Thus, they reached for abstraction, distancing themselves from the misery around them, to convey their emotions, beliefs, principles, and memory. In a way, abstract art can be seen as the means to digest reality; to cope with one’s emotions, especially negative ones, without having to interact with the source of the hurt and damage directly. As the German philosopher, Theodor Adorno put it, “There can be no poetry after Auschwitz,” implying that gentle, romantic art cannot thrive after such horrors of humanity. 

In times when it seems impossible to face reality, artists turn to abstract art to find peace with themselves, as well as the events that plague and jeopardize the normalcy in our world.

[Left] Mark Rothko COMPOSITION, 1959, Leopold Museum [Right] Mark Rothko, 1961. Photo by Kate Rothko/Apic/Getty Images. | Image source: waxlondon.com

Abstract Art Shifts Perspective

Aside from being a form of relief or even an escape for artists, abstract art became the subject of interest in the scientific community. Several research papers looked into the effects of viewing abstract art and how it impacted the brain and thinking process. 

A seminal study titled An objective evaluation of the beholder’s response to abstract and figurative art based on construal level theory from 2020 explores how abstract art affects the mindset compared to representational art. Scientists confirm that art can change the way we make decisions and perceive events. They discovered that abstract art, in particular, can psychologically distance the viewer from the details of everyday life. Instead, the viewer focuses on the broader picture, along with the emotions and concepts tied to where they currently are in life, without worrying about the practicalities.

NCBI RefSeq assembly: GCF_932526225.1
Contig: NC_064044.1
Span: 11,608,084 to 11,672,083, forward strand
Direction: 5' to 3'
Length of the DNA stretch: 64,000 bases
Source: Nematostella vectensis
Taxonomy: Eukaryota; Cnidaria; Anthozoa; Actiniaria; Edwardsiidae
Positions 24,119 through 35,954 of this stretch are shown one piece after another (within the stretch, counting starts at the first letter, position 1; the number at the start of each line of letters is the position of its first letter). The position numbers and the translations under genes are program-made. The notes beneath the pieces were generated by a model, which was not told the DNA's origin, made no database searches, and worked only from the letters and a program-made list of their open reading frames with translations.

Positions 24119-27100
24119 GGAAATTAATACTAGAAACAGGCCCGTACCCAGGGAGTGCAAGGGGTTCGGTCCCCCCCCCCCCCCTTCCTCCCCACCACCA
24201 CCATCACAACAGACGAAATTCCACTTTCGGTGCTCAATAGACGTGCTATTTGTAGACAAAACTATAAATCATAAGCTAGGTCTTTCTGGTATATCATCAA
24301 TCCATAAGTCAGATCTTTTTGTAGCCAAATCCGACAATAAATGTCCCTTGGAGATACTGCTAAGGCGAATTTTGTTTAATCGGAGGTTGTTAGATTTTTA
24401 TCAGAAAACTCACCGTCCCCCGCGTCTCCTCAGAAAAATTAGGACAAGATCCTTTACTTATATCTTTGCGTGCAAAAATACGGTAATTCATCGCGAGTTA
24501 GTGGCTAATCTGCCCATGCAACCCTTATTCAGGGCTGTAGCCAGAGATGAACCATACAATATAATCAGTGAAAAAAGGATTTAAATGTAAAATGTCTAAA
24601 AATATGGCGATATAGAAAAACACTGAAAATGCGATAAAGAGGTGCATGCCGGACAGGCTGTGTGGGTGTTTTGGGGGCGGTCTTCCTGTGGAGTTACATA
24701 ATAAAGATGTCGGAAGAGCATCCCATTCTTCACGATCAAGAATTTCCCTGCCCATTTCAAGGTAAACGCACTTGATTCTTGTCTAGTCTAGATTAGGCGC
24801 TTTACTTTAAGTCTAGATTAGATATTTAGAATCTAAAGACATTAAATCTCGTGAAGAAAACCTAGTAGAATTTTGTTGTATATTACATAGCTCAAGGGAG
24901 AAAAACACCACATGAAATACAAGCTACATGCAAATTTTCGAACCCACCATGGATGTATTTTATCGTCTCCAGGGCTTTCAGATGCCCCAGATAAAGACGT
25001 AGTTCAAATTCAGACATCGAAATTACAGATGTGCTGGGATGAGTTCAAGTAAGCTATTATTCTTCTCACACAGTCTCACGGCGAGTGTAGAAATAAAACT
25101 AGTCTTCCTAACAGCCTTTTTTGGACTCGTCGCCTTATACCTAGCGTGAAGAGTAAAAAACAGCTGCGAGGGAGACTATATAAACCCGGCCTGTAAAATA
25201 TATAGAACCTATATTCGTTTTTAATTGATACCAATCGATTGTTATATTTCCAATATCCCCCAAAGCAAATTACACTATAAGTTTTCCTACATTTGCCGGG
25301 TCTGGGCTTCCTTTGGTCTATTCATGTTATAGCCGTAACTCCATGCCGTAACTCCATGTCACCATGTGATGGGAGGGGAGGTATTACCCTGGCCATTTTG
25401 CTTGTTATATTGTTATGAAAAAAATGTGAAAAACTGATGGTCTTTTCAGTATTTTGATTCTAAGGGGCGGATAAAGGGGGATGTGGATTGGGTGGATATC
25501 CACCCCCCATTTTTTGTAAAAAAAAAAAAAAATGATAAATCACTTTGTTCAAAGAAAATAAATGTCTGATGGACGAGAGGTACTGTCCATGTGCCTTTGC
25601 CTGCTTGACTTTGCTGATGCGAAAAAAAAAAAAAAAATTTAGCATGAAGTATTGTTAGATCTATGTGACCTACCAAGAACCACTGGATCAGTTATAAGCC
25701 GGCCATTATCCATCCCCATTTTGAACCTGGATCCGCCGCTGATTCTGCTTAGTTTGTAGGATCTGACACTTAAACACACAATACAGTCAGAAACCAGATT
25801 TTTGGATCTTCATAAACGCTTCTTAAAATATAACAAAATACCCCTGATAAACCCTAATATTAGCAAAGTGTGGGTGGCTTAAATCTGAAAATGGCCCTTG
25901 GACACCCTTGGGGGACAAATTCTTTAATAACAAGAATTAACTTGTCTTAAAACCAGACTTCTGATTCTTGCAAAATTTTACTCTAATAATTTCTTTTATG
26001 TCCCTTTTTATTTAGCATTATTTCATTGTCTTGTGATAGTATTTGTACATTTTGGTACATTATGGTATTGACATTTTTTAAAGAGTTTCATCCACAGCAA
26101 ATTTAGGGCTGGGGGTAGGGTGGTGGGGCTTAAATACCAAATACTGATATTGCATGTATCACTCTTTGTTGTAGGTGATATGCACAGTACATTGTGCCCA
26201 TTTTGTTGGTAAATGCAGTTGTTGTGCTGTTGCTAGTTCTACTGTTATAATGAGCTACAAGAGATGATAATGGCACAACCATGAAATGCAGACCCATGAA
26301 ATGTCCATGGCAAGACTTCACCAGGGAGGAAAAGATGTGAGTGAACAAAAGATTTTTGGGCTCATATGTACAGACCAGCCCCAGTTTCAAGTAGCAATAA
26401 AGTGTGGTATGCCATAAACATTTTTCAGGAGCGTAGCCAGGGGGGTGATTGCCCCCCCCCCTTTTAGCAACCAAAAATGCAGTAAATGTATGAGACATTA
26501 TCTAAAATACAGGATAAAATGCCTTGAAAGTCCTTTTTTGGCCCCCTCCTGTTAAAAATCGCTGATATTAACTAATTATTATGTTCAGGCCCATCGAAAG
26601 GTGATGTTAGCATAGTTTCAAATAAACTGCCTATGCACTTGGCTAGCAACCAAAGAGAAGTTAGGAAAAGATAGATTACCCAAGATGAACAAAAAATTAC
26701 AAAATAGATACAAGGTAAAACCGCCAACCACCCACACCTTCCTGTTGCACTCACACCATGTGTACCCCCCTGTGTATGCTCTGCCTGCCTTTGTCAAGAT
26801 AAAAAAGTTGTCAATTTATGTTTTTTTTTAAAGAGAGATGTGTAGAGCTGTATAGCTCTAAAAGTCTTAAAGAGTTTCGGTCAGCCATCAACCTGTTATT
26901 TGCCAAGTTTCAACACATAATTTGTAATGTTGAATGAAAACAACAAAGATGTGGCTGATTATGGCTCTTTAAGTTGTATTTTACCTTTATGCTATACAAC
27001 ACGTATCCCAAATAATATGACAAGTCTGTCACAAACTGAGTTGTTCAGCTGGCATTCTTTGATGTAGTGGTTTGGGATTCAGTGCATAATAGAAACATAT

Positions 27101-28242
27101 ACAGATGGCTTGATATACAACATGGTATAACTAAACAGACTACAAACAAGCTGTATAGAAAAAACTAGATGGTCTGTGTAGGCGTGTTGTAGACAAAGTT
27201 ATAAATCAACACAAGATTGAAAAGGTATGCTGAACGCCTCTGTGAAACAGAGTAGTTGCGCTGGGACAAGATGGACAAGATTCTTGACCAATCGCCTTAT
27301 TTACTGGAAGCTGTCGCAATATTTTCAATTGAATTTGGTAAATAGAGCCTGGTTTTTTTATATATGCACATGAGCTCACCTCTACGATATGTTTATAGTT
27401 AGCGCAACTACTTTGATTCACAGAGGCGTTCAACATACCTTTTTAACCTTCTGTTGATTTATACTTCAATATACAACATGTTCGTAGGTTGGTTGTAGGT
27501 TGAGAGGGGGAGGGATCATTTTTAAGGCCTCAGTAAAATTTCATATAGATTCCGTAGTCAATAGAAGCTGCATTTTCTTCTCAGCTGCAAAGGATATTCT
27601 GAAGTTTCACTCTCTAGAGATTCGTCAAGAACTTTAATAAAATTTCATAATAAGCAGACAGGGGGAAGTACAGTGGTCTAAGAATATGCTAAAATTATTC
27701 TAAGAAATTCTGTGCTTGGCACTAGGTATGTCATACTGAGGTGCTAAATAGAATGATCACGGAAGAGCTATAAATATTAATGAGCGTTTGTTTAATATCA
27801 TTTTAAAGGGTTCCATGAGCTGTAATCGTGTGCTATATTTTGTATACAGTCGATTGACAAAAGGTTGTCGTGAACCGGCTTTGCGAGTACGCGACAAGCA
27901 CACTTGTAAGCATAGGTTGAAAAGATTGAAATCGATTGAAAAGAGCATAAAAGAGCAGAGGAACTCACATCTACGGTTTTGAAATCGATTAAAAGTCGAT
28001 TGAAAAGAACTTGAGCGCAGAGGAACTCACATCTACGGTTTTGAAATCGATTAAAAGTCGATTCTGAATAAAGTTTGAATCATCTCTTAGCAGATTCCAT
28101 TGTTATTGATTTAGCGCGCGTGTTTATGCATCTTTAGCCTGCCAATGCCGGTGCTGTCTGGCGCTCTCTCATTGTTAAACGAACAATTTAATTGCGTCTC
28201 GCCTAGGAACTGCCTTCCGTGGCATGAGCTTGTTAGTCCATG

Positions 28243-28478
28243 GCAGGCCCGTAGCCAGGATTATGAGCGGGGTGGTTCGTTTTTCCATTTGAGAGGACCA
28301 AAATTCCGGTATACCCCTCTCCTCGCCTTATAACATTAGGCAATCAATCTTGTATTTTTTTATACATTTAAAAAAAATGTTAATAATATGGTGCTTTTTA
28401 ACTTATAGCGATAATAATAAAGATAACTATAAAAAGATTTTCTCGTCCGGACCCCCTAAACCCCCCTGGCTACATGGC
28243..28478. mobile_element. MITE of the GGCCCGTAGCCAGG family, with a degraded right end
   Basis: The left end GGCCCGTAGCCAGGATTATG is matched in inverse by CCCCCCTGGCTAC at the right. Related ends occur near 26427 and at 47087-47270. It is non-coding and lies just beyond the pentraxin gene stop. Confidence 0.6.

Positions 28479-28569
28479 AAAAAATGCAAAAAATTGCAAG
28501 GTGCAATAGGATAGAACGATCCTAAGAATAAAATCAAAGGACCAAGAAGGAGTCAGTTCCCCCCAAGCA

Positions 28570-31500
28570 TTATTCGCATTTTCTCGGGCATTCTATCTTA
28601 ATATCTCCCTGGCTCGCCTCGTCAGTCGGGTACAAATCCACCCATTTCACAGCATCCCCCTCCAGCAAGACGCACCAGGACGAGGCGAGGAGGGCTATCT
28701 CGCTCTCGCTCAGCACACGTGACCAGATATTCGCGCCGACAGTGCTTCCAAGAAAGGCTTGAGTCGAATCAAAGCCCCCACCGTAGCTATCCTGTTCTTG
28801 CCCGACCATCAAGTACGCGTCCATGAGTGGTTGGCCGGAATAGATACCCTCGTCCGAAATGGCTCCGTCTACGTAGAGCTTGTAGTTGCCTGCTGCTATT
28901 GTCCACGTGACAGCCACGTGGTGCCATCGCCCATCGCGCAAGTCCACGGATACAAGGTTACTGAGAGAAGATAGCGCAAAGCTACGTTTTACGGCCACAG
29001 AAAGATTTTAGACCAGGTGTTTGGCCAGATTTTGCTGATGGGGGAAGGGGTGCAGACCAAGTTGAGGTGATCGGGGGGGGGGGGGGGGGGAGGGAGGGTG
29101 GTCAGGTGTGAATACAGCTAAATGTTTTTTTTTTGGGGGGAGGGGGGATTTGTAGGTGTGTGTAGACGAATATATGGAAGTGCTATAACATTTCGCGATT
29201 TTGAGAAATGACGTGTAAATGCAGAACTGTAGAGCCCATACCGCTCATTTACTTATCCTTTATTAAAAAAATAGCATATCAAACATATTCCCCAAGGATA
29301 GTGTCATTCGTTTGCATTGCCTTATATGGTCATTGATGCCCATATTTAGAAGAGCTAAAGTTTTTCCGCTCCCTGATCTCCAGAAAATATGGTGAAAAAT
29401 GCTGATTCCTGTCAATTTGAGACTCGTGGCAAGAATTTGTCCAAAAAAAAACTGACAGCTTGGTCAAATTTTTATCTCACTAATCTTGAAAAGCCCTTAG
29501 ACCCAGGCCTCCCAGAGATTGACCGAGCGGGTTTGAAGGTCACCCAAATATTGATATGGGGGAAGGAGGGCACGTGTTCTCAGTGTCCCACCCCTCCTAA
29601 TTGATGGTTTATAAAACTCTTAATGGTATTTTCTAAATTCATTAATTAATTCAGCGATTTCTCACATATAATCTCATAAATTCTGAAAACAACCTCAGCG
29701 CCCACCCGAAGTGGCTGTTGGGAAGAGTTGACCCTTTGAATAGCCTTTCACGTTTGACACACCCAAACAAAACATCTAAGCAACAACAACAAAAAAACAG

What does the brain tell us about abstract art? A study from 2014, suggests that abstract art “frees our brain from the dominance of reality.” It “enables the exploration of yet undiscovered inner territories of the viewer’s brain,” — meaning that the viewer can tap into emotional and cognitive states they haven’t yet had the chance to explore. 

Representational art offers us something that we are familiar with. In contrast, abstract art has no directly recognizable characteristics — a 2011 study says our eyes move more uniformly around the artwork as we’re searching for meaning in what we’re looking at. It engages our minds in ways representational art can’t.  

The Meaning of Abstract Art

Since there are no subjects we can identify in abstract art, the meaning of it becomes subjective. Rather, that is the entire point of abstract art — that reality is, in fact, subjective. Anyone can make of it what they will because we are all different at the core. 

So next time you’re looking at abstract art, don’t burden yourself with trying to find a universally accepted theme or subject. Instead, focus on what it means to you. What do you feel when you look at a particular abstraction? What form of reality does it describe to you? No two answers will be the same, which is precisely why abstract art is so invaluable to both artists and art audiences. It connects with the deepest parts of our inner being, pulls us out of our everyday routines, and makes us ponder the intangible and the indescribable.